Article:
We believe, we proven over the last three quarters that our strategy, our focused execution and our disciplined sales and cost management practices are serving us well, yielding gains in selected markets and a solid operating margin performance.

In November, we’ll celebrate Tech Data’s 35th anniversary. In those 35 years, we’ve successfully weathered the highs and lows of economic cycles and the associated swings in IT spending. We have a strong experienced team and I’m extremely proud of their performance and of the results they’re delivering during these challenging times.

In summary, as evidenced by our second quarter accomplishments, I believe our strong execution, our innovative resourcefulness and the further diversification of our vendor and customer portfolios continue to strengthen Tech Data’s position.

Alongside new market share gains, we drove improvement in operating income and delivered double digit [Inaudible] in the first half of the year, putting us on a good trajectory to deliver solid results in the second half.

With that, we will open it up to any of your questions.

Question-and-Answer Session


(Operator Instructions) Your first question comes from Brian Alexander - Raymond James.

Brian Alexander - Raymond James

Just want to pick up on the cash balance, as you highlighted $700 million roughly, about 40% of your market cap at least before the open, your working capital came down quite a bit in days, not just in dollars, your 25 day trade cycle down about five days sequentially.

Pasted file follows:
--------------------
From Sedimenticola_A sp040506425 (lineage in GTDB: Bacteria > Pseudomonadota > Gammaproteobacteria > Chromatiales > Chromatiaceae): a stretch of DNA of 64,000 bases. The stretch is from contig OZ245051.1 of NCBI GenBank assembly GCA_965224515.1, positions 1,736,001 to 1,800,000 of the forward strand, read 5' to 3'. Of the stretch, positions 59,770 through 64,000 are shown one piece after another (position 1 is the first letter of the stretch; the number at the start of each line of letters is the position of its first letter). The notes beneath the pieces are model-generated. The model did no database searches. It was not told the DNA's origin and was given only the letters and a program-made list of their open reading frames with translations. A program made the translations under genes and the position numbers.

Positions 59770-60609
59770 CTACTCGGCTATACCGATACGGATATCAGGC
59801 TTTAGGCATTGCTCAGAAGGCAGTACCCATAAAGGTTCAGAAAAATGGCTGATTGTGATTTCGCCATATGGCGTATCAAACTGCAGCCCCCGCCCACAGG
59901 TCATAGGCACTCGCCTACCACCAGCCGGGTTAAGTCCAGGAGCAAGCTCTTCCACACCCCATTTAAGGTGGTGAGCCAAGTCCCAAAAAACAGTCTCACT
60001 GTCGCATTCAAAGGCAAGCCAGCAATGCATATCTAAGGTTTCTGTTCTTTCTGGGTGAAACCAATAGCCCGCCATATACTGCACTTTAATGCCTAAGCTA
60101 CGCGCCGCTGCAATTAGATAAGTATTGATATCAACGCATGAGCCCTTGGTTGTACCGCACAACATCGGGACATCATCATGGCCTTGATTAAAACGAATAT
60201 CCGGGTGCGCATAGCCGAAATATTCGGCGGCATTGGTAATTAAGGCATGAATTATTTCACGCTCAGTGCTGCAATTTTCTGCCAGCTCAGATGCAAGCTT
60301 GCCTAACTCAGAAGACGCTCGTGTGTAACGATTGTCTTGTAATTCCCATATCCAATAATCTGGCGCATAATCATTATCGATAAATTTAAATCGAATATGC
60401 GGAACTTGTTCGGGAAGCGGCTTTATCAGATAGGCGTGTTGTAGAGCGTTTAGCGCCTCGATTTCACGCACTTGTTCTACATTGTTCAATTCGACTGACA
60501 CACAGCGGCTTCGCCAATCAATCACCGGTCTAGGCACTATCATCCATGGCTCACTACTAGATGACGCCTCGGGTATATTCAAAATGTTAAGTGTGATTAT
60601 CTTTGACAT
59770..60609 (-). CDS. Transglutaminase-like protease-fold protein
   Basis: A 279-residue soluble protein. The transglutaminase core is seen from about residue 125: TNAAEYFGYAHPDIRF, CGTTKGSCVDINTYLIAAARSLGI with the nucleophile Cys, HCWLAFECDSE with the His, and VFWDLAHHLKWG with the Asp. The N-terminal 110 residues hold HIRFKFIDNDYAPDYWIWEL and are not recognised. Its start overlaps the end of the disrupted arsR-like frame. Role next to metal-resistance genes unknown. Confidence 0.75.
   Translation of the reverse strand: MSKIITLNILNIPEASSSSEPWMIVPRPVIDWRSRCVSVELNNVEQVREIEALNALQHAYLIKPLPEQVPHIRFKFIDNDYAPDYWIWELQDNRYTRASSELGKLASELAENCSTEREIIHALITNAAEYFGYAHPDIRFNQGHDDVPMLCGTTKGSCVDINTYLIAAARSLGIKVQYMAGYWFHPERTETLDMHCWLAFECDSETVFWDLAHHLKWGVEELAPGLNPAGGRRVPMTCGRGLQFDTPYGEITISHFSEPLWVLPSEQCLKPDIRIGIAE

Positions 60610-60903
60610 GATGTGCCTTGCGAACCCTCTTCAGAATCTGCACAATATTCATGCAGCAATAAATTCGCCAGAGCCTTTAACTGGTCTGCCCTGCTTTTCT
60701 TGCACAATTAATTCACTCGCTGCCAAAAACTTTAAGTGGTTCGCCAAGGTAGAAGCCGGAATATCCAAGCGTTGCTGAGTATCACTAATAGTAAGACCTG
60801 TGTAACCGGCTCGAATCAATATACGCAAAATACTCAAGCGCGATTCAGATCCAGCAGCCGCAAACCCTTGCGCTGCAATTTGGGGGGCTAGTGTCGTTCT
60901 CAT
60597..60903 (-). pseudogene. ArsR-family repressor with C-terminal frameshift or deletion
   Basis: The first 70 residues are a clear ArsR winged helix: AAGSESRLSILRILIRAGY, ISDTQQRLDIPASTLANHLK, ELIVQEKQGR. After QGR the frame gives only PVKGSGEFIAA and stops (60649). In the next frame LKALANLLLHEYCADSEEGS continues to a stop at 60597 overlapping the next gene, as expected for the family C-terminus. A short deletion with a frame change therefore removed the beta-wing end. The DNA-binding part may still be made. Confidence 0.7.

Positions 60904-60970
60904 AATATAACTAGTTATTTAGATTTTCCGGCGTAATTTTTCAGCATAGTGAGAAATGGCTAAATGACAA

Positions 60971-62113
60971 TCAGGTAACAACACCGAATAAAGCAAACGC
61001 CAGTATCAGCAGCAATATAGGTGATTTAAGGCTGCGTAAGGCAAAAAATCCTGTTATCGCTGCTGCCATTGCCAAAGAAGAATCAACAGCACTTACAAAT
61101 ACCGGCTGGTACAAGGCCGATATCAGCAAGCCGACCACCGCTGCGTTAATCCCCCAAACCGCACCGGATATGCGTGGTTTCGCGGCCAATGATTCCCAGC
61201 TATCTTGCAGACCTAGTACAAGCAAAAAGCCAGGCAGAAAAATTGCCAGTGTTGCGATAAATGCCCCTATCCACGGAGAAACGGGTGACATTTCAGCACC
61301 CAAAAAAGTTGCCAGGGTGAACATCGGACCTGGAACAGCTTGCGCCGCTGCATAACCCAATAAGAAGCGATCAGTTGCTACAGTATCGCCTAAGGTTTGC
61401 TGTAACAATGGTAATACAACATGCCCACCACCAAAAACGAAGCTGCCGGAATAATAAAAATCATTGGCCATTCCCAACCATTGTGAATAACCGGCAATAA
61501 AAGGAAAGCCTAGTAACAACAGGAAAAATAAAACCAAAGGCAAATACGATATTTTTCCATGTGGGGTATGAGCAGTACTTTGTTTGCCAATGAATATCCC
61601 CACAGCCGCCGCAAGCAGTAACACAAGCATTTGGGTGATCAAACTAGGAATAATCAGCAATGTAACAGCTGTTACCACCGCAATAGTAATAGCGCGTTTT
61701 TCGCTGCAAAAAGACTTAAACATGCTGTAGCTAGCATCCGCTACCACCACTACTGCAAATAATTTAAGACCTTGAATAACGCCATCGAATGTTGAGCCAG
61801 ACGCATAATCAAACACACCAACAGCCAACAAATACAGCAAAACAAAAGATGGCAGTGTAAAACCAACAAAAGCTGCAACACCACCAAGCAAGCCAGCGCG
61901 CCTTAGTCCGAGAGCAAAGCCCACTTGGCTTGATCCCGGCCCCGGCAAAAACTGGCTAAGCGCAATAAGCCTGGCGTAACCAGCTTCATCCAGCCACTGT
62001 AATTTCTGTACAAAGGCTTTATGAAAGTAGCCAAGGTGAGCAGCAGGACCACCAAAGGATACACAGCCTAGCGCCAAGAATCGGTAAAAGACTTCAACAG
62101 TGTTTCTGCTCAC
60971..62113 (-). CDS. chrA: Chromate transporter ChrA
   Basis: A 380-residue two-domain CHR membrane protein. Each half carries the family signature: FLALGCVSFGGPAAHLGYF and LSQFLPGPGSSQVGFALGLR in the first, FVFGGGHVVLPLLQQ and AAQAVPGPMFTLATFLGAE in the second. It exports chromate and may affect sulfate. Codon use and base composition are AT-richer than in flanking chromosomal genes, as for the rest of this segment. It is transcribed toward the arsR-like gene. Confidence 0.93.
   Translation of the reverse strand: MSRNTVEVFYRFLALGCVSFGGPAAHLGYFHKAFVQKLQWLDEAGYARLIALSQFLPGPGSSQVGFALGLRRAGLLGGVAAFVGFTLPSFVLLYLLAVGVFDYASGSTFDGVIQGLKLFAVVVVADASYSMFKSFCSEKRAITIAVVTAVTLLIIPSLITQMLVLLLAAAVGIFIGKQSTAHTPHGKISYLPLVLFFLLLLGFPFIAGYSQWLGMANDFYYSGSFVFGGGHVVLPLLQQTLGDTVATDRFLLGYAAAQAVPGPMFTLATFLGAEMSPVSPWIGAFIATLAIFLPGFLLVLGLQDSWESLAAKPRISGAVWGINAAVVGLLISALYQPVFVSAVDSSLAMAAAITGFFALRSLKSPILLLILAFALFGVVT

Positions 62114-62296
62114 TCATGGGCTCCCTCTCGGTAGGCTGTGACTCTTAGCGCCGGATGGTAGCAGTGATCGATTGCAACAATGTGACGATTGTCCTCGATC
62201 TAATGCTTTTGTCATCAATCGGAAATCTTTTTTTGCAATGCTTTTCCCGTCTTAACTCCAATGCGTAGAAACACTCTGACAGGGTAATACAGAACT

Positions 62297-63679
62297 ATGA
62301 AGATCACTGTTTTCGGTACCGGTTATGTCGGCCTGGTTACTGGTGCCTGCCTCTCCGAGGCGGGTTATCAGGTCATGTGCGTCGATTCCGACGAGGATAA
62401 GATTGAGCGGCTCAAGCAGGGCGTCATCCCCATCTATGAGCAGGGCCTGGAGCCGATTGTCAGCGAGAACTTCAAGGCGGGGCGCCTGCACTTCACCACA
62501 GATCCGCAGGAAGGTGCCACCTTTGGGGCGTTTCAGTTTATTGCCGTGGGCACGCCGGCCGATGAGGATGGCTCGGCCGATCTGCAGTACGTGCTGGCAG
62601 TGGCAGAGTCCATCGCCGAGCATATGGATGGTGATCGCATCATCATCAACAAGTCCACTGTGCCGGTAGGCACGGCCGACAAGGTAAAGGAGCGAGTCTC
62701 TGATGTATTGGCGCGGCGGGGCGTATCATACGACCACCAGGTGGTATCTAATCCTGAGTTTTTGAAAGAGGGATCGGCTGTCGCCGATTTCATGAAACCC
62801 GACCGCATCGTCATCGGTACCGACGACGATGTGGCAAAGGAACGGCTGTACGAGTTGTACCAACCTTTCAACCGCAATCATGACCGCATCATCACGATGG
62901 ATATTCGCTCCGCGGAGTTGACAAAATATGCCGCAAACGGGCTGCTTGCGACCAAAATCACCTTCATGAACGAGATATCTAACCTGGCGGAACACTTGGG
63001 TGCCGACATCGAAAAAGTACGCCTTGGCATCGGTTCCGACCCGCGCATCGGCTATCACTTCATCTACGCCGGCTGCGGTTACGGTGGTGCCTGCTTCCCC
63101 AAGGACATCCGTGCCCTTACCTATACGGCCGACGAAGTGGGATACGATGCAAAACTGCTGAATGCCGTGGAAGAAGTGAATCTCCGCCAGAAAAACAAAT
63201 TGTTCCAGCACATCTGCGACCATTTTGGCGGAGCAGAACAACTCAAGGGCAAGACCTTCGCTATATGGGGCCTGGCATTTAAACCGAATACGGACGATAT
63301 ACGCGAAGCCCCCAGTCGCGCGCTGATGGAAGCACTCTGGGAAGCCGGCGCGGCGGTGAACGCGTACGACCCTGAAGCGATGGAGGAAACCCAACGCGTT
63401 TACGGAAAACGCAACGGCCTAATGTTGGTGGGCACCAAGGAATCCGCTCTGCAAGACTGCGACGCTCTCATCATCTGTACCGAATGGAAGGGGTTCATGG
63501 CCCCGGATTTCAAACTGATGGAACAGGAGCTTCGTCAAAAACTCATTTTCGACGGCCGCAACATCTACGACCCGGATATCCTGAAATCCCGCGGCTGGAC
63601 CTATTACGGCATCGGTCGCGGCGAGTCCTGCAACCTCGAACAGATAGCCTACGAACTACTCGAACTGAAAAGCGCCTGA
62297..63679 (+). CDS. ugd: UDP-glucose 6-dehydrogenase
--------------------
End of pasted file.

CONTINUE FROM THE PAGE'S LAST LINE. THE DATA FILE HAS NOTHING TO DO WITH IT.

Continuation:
So a couple of questions, could you talk about whether you think the current trade cycle is sustainable and how investors should be thinking about priorities for cash? Are we passed the conservation stage, Jeff and might you be looking to get more aggressive on the acquisition front with demand more stable? Thanks.

Jeff Howells

Brian, first of all on the 25 days, we are very proud of that. I think while we will strive to do the best we can. I think still a range and more the 26 to 28 would be very acceptable, and we will do everything we can to go to a low end versus a high end, but we need to make the right business decisions, especially on stocking inventory levels to meet demand.

As far as the conserving cash, I think we and the rest of the world are moving away from the thought that we need to be ultra conservative, but we’re still looking at the appropriate uses. Just because we’ve generated cash, we’re going to use it wisely and put it to work for the long term of our shareholders.

What does that mean? We’ll review all of the alternatives. I don’t believe it means we become more aggressive in our acquisition strategy. I think we have been very aggressive in our acquisition analysis.

We’ve looked at many, many companies in our existing region, and that is our focus. Our existing regions, and as you know we’ve disclosed four small transactions that we’ve completed in Europe, and in addition to that, we have filled in with incremental sales force and other ways to grow with the business in those countries in Europe.

So we’ll keep looking. We’re not going to be wreck less, if you will with the cash we’ve accumulated and we’re going to try to put it to work to get the best returns.

Brian Alexander - Raymond James

Just a follow-up, Bob, you mentioned credit costs are down year-over-year, which is very surprising, is to me in this environment. Was last year just unusually high given the state of the credit markets or have you perhaps relied less on third party credit insurance given the rising cost there, and therefore maybe you’re assuming more risk on your own balance sheet? I just wanted to understand that comment a little bit more.

Bob Dutkowsky